Coasts

Coastal Stewardship: Gulf

Reddish Egret. Photo: Andy Morffew/Flickr Creative Commons

The Bottom Line

Conservation impact on 30,000 U.S. acres; improved outcomes for 11 priority bird species.


All along the Gulf Coast, Audubon works with volunteers and partner organizations to conserve, restore, protect, and monitor a network of coastal sites for colonial and beach-nesting birds—including Wilson’s Plovers, Black Skimmers, and Reddish Egrets—and to help people and birds coexist and thrive in these sensitive coastal areas. In some places, Audubon chapter members and other volunteers adopt beaches, educating beachgoers about the birds and how to keep them, their eggs, and their chicks safe. At other sites, professional stewards protect the critical island breeding habitat of colonial waterbirds.

In a good example of Audubon’s citizen science approach, Audubon biologists also mobilize networks of volunteers to gather a wealth of data about coastal waterbirds and their habitats through the Audubon Coastal Bird Survey and other research efforts. Our scientists are building a credible, long-term inventory of information on coastal waterbirds to help keep these birds’ populations resilient in the face of sea-level rise and human development. Audubon will continue to augment these research and protection efforts by engaging local communities and the public at large through innovative outreach and social marketing in our ongoing work to reduce human disturbance, increase awareness, and broaden public protections for birds that breed, winter, and migrate along the Gulf Coast.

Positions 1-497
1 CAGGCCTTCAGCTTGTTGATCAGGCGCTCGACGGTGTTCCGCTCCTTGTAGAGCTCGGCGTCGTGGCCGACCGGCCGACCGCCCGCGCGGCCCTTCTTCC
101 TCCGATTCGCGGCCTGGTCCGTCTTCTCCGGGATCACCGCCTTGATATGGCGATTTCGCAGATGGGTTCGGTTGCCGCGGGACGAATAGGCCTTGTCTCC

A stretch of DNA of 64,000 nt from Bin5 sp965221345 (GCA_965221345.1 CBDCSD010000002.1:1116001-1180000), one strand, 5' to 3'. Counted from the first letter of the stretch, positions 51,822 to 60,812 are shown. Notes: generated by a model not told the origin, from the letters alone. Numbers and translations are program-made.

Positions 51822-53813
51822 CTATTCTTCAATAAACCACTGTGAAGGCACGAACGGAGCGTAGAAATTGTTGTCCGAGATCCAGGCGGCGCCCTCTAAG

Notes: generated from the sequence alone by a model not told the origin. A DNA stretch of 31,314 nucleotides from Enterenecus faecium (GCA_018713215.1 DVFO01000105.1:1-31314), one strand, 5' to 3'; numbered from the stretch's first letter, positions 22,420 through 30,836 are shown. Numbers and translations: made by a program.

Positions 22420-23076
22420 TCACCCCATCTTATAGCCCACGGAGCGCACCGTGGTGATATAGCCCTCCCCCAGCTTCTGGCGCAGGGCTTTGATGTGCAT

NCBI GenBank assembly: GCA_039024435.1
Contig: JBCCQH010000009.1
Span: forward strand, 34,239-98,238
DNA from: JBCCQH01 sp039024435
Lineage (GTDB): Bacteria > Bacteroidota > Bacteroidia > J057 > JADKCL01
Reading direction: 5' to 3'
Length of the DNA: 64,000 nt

Theory of Victory: Audubon will develop comprehensive partnership programs to actively monitor, manage, and recover key colonies and nesting sites for beach-dependent Gulf Coast birds.

For more on Audubon's work restoring the Gulf, click here. You can download the Gulf restoration plan here.